The World Bank today launches its projection of a 1 percent contraction of the Cambodian economy. This is based on an analysis of available statistics and feedback from a range of economic actors. Yet, to most of my Cambodian friends, it remains hard to conceive.

It is true that "seeing" such a contraction will be difficult. Basically, what it means is that economic activity in 2009 will be pretty much the same as in 2008. So the fact that we continue to have traffic jams in Phnom Penh, see tourists at the Royal Palace, and hear construction machines in many residential areas is consistent with such a projection. What will change, though, is that incomes will not increase this year as fast as past years and it will also become more difficult for the 250,000 young people leaving school each year to find their first job. What also will be different is that with no growth in aggregate, there will be a proportion of those with a livelihood at the end of the year worse than at the beginning.

Remittances to East Asia & Pacific expected to fall by 4 to 7.4 percent in 2009

James I Davison's picture

As jobs become fewer and income harder to come by for immigrants in developed countries, the amount of money they send back home, known as remittances, is expected to fall this year more than previously expected. The Bank's Migration and Remittances team announced the latest outlook last week on its People Move blog: "We now expect a sharper decline of 5-8 percent in 2009 ... compared to our earlier projections," wrote economist Dilip Ratha, who leads the team.

While the steepest drops in remittances are expected for Europe and Central Asia – down 10-12 percent – countries in the East Asia and Pacific region are also forecasted to fall by 4-7.5 percent in 2009. Two of the world's biggest recipients of remittances are China, which received $34 billion in 2008, and the Philippines, which saw $18 billion last year. Other big receipients in East Asia include Indonesia, Vietnam and Thailand, according to the Bank's Migration & Remittances Factbook 2008.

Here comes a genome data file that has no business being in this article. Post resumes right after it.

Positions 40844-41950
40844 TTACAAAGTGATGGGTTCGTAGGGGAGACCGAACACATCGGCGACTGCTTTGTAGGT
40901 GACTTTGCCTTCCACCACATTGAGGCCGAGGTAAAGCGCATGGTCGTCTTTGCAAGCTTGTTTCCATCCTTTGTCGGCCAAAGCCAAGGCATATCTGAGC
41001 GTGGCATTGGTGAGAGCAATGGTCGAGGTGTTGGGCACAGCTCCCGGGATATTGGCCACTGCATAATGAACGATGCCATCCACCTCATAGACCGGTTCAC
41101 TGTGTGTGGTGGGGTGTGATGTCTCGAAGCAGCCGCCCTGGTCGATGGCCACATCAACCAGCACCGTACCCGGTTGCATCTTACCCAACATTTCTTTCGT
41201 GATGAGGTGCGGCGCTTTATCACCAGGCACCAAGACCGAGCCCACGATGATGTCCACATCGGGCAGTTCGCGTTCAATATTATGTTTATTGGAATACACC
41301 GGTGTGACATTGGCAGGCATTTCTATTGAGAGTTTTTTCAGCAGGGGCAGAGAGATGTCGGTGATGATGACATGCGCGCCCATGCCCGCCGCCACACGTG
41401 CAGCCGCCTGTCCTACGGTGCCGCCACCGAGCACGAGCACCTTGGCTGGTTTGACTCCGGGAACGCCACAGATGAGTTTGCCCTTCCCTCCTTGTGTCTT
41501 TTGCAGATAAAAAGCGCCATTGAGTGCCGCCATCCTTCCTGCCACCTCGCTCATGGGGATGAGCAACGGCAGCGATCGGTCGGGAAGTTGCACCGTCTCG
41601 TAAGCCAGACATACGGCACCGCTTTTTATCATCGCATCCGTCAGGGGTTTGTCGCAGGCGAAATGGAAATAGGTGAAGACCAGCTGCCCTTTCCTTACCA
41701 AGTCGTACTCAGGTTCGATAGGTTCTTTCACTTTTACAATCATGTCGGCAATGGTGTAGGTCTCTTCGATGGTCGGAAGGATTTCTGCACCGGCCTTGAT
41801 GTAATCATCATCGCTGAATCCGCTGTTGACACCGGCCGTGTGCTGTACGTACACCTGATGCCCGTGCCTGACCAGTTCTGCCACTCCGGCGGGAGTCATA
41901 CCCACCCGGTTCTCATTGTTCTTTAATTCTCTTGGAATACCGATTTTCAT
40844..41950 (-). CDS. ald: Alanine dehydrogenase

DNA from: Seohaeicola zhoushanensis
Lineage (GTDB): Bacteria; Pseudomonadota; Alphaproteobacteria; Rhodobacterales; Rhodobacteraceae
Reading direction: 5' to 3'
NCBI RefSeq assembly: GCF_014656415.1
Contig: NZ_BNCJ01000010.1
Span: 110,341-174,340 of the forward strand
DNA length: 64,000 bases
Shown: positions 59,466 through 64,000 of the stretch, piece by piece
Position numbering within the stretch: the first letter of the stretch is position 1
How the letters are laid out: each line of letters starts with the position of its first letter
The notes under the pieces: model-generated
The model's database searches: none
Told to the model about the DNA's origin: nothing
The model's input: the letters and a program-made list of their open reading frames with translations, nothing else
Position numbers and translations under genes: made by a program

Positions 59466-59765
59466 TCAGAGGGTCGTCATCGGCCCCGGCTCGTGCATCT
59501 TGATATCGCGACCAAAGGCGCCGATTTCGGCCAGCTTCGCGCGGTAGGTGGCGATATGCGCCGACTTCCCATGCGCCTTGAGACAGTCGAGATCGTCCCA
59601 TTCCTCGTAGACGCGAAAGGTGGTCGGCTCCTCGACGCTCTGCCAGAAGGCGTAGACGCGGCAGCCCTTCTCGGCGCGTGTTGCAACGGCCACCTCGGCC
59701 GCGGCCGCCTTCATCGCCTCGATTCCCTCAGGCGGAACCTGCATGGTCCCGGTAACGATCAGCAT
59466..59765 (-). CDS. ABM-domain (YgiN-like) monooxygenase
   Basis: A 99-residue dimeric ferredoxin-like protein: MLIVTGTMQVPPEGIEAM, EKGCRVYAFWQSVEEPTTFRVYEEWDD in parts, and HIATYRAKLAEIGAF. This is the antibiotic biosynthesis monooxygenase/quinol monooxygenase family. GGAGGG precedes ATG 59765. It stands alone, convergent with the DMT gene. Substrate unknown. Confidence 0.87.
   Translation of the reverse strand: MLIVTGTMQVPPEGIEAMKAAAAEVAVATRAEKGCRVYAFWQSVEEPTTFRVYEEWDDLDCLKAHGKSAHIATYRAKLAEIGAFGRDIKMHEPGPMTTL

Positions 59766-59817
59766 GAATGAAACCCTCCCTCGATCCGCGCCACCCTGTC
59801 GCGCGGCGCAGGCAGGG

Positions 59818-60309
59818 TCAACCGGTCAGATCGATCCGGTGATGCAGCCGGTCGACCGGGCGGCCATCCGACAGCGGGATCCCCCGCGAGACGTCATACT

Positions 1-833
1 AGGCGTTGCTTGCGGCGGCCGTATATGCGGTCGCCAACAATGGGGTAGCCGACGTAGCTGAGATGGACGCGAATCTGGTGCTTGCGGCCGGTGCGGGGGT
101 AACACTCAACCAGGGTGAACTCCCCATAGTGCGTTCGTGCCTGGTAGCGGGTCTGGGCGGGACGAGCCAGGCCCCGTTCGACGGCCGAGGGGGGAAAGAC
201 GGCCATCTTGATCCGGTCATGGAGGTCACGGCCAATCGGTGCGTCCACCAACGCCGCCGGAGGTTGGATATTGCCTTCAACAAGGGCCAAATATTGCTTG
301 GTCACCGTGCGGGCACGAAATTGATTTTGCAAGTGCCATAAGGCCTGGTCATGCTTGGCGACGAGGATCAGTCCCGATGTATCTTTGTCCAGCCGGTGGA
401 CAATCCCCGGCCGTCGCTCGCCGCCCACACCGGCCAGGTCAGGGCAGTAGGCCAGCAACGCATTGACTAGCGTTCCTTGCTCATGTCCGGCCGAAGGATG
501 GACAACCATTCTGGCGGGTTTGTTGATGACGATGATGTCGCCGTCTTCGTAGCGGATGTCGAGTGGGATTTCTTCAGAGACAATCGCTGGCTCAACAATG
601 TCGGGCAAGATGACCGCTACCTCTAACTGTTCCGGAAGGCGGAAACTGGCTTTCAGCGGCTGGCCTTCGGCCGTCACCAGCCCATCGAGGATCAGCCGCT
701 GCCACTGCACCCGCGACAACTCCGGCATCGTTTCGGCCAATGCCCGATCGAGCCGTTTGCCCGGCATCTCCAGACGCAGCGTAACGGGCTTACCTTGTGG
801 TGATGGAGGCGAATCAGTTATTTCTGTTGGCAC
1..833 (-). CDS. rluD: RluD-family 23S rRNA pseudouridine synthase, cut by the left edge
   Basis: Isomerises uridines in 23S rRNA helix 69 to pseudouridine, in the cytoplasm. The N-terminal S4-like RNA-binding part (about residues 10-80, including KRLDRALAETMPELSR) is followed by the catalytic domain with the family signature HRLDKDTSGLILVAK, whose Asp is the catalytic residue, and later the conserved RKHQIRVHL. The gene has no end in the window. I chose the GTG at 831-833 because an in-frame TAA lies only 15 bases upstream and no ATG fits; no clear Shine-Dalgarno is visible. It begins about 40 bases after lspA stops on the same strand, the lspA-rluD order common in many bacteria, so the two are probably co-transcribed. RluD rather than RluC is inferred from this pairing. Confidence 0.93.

Melting glaciers redistribute Asia's water

David Dollar's picture

"The glacier at Karo-la pass covered the whole rock face when our Tibetan guide began leading tours in 1996."
I spent the October holiday in China traveling across the Tibetan plateau to Qomolangma (Mount Everest) base camp. One striking impression was how much water there is there. Most of the great rivers of Asia originate on the Qinghai-Tibet plateau: Ganges, Indus, Yangtze, Yellow, Mekong, Salween, Irrawady, and Yarhung Tsangpo (which becomes the Brahmaputra in India and Bangladesh). Half the world’s population gets its water from these rivers running off the plateau. The rivers are fed by the gradual melting of the huge glaciers that cover the Himalayan peaks, as well as the melting of the annual snowpack and seasonal rain. (The name of the Himalayan peak, Annapurna, in Nepal means “full of food,” reflecting the fact that the gradual melting of snowpack and glaciers each spring and summer waters the rice crop.)

The melting of the glaciers has accelerated dramatically in recent years. This is one of the most profound effects of global warming. The glaciers have shrunk 20% over the past 50 years, with much of that in the past decade. Our Tibetan guide took us to a number of different glaciers and showed us how they had receded since he starting taking tours around in 1996. At Karo-la pass we stood on hard, dry ground that had been covered by the glacier just 12 years ago. Climate scientists project that the glaciers will be 80% gone by 2035.

What can make rural-to-urban migration successful in China?

Xiaoqing Yu's picture

When we visited a poor village in Qingxing county of north Guangdong a few weeks ago to work on a study of inequality,  I was struck by the severity of poverty in places only a few hours away from the most dynamic and prosperous Pearl River Delta. One family that we visited had almost no furniture. Another only lived on 90 yuan (US$13) per month from the social assistance program.